That is definitely something you have to think of more than when you’re working with maybe drum samples and software instruments, or even hardware when you’re going direct in to your computer. And then there are times of day when you can’t… like I was trying to record vocals today and I couldn’t because there was a Galah [laughs]. And then there was a cockatoo and a kookaburra. So it’s like, do you want screeching cockatoo on your track? And if not you should probably just wait until it’s night time. 

Is there a way to clean up those recordings if you do get a little bit of bleed?

Yeah, most of it will be quite muffled. I mean with any bleed that we’ve had from rehearsal rooms at uni, usually a high-pass filter will be fine. If your track has got fairly dense instrumentation it’s gonna get lost anyway, it’s not going to come through. But If your recording like a solo guitar track. That’s the ones you have to be more careful of, when you know it’s gonna be a more spacious song, and that guitar is going to be the feature of it, and suddenly you’e got this band’s rehearsal coming through your condenser microphone, you’re like, no that’s not going to work. Because once you start compressing things you’re like, that wasn’t there before! So with that you’ve got to be careful, but with a more rock-band track you can get away with it. Galah’s not so much though [laughs].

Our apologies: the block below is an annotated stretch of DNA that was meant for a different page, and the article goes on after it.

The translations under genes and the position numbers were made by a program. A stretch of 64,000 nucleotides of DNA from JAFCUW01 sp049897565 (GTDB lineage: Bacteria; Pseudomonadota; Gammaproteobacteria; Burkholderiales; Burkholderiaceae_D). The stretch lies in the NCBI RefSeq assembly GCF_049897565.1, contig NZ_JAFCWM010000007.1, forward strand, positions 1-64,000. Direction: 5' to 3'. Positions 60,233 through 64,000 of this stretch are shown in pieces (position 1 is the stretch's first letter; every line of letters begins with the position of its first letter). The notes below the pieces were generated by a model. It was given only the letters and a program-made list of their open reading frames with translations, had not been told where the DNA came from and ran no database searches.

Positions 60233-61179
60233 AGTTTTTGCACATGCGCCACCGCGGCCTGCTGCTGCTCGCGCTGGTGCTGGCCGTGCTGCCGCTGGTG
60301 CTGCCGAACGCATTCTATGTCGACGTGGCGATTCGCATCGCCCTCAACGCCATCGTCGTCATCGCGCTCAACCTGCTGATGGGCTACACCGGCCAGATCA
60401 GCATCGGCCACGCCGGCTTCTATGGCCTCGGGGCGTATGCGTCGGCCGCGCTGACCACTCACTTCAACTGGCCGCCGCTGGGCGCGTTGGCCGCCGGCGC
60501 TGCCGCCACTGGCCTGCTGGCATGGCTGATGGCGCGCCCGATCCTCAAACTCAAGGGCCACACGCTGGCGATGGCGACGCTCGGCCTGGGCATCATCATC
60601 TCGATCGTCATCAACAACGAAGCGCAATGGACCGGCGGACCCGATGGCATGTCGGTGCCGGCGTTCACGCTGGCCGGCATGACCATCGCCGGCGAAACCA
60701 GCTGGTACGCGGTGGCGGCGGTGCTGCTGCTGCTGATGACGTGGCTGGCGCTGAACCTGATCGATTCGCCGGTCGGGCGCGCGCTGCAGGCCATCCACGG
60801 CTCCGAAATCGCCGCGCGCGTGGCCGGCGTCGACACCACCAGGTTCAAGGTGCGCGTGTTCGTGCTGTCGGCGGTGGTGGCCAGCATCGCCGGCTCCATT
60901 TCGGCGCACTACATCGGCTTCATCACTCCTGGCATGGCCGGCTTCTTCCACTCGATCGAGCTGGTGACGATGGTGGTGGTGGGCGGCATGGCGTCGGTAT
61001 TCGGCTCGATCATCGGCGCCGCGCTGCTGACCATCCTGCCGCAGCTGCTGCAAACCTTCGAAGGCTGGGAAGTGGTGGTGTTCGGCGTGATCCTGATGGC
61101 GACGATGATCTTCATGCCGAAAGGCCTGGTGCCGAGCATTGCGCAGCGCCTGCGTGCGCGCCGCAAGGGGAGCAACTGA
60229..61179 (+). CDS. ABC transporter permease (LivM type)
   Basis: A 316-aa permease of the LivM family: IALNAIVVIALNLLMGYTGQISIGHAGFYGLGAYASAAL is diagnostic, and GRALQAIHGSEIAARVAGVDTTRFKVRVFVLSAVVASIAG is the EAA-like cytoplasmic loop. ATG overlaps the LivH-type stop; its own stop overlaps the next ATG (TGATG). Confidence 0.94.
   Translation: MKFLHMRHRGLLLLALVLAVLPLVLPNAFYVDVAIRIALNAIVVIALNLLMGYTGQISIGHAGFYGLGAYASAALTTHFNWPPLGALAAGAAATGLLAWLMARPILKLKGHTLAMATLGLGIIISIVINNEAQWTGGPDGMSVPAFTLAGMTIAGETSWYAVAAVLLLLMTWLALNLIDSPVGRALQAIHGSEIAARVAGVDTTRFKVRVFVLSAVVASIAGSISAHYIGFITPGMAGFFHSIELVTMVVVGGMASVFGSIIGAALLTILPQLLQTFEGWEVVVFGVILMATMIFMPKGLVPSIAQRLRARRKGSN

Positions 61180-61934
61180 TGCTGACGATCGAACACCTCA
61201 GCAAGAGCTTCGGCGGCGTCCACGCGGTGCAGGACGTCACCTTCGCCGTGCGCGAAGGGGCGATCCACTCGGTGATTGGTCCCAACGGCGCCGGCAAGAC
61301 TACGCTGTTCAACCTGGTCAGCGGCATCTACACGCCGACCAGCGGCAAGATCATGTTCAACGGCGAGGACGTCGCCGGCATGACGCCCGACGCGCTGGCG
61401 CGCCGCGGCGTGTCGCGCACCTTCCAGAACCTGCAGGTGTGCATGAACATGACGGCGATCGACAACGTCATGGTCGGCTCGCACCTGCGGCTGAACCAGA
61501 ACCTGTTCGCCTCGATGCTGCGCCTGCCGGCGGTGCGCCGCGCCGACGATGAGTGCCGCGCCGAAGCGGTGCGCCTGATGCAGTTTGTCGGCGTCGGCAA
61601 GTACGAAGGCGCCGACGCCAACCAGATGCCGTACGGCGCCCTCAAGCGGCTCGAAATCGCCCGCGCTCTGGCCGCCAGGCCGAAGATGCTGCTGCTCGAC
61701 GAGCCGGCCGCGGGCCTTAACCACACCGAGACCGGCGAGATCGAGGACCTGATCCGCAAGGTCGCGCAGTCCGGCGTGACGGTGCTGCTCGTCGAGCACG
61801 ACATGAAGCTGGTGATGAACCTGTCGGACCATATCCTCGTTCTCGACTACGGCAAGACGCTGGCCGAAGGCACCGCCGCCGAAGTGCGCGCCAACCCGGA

Tell us about M.E.S.S (Melbourne Electronic Sound Studio)